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Another logistical issue is that a cassette is large than any Game Boy cart. I believe that most people who go this route just let the cartridge rest in the lip of the cassette case, but I wanted to see if I could do anything to reduce the shifting. You can see in the picture above that I had purchased a cheap block of foam from the department store. Just taking the plastic off was enough for an explosion of foam “crumbs”, and I hadn’t even started cutting yet. Definitely not the kind of stuff you want near your games. This went right back in the bag and in the trash.

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Instead, I found some foam packing material that looked like it would work much better. I hoped that it may even be the perfect thickness, so I cut a piece the size of a cassette.

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A determined person could get it to fit, but it didn’t leave any room for the game itself. I decided to try to thin it down, but this stuff is a pain in the ass to cut. I did manage to shave off some, but it wasn’t even and still didn’t work like I wanted. Instead of fighting with it, I decided to take a different approach:

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After a few test runs, the strategically-placed foam blocks work great for holding the cart in place. My son loaned me his glue stick from his school supplies to lock them in place:

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The cover art was actually pretty painless, after Wes and I had already nailed down a pretty good process from a custom NES cases I had ordered a while back. We threw the graphics in Photoshop, and resized it down to 4.25 inches wide by 4.185 inches high, with a resolution of 300 pixels per inch. I used a paper trimmer to cut off the excess white space. Since this particular model holds the paper down independent of the blade, I also used it to pre-fold the spine. I found the best results not folding it completely, but letting it bow out a bit in each direction. This allows each side to hug the plastic instead of sagging in. The paper we used was just stock 8.5 x 11 document size.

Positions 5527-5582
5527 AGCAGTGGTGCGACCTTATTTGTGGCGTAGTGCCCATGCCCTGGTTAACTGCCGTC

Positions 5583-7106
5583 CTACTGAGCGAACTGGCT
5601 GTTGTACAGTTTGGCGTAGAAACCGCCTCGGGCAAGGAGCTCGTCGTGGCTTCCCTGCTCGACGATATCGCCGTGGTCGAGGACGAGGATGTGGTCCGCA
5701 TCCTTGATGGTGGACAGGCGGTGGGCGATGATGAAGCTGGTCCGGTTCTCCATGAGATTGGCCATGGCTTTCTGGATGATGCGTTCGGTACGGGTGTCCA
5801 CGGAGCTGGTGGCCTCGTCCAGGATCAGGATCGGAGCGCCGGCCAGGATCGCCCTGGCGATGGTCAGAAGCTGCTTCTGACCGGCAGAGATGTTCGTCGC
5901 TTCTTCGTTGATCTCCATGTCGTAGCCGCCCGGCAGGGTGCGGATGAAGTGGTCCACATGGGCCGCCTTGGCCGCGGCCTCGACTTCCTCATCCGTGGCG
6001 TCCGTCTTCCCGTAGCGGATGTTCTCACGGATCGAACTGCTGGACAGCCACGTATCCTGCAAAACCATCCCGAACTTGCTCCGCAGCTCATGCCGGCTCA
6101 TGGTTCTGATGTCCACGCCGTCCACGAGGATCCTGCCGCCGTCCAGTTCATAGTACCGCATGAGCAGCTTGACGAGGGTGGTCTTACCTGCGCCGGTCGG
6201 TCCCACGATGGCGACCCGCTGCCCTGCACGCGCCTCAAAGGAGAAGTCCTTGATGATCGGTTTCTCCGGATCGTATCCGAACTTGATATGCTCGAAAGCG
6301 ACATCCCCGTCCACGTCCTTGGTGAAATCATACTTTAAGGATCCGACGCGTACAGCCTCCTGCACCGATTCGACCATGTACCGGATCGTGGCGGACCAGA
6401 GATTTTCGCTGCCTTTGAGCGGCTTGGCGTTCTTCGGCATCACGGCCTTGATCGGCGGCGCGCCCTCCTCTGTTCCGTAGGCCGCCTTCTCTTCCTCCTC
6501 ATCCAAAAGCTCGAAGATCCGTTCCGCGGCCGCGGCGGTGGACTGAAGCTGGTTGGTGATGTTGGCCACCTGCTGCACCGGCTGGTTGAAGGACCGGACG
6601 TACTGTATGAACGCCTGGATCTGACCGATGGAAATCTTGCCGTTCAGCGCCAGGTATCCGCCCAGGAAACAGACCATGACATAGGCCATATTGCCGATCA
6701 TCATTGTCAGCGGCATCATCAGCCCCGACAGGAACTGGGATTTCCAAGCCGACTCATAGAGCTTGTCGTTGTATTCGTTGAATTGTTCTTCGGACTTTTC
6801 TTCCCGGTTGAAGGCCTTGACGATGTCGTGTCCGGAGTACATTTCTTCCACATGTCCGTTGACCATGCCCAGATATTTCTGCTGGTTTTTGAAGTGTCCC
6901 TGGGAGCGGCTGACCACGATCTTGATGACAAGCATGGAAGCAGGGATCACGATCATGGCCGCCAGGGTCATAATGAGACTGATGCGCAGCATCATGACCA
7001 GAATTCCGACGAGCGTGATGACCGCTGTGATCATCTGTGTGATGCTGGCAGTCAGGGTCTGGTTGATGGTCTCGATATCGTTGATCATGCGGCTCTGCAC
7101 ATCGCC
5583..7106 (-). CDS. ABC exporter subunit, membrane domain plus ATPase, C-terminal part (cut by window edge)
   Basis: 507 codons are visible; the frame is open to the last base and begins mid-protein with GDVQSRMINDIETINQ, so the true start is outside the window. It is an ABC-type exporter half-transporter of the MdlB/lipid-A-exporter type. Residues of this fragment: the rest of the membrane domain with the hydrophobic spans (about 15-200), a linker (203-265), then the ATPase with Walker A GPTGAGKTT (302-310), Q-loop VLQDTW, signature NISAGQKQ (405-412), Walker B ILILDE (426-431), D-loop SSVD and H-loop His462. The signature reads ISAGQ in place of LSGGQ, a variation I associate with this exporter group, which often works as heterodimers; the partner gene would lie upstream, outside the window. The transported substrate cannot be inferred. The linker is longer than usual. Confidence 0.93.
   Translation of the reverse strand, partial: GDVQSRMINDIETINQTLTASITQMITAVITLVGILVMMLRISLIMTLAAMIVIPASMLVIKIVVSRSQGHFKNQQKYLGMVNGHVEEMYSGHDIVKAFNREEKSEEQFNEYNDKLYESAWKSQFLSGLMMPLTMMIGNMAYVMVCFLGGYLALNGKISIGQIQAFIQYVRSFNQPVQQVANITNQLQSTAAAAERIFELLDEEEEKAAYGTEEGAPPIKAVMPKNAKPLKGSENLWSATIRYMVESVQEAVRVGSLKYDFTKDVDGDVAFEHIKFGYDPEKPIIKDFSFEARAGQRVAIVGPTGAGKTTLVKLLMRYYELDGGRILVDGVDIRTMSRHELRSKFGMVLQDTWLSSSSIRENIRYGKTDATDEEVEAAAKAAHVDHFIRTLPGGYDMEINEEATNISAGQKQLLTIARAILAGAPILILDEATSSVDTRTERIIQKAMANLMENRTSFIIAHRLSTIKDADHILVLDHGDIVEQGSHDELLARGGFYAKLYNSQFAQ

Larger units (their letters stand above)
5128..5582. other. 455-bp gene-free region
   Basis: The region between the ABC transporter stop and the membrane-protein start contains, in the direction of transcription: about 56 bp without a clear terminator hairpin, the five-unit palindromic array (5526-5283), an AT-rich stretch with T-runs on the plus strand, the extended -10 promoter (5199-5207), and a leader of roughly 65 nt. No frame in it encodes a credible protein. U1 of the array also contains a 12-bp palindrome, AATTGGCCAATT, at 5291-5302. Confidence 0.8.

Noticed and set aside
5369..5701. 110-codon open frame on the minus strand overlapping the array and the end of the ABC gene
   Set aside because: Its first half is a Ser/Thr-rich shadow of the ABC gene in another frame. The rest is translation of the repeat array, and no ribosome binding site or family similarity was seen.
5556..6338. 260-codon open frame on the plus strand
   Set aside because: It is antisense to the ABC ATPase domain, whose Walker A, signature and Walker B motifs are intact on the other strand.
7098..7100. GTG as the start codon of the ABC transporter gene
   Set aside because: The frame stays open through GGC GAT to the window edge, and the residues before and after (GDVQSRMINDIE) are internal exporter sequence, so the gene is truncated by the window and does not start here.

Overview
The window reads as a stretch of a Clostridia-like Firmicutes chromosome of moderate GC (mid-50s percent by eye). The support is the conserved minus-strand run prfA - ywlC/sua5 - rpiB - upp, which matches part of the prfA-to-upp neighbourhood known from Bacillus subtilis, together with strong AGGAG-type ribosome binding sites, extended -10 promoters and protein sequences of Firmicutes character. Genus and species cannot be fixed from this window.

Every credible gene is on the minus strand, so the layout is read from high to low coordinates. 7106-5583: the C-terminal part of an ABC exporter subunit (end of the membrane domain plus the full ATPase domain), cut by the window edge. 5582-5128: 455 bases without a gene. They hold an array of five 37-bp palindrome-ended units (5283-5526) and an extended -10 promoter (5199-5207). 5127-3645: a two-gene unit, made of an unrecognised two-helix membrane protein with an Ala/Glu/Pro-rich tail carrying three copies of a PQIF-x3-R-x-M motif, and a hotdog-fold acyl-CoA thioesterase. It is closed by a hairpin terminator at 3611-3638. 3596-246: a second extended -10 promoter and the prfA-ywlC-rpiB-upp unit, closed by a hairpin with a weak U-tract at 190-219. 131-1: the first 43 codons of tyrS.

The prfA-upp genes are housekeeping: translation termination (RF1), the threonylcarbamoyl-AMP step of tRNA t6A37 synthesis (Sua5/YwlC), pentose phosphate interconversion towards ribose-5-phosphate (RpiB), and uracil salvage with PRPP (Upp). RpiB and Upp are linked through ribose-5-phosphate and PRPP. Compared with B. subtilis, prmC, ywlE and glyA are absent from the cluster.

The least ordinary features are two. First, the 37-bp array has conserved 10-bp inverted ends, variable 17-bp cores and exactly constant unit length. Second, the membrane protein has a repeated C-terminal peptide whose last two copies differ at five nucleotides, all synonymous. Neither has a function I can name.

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Not bad for a couple hours of work and under $40 in materials. I’d say that’s a high number too, depending on what kind of cases you order and how many (or if you already have them). The finished product looks great and does the job protecting the carts. Since we’re using cassette cases, there are also a bunch of great options for displaying these, including fixtures that were intended for cassettes originally. I’ll get some pictures up if I do anything crazy with mine. While this covers Nintendo’s handhelds, I still have a lot of other loose carts to clean up. Keep an eye out for those posts in the near future!

Author Bio
Author: Lersar
Contributing Editor / Event Staff
Adam is a big proponent of LAN parties, esports and speed-running, and helps organize our semi-annual LAN events. He has covered hardware and software reviews of a wide variety, but most content these days come from event coverage, such as other LAN parties.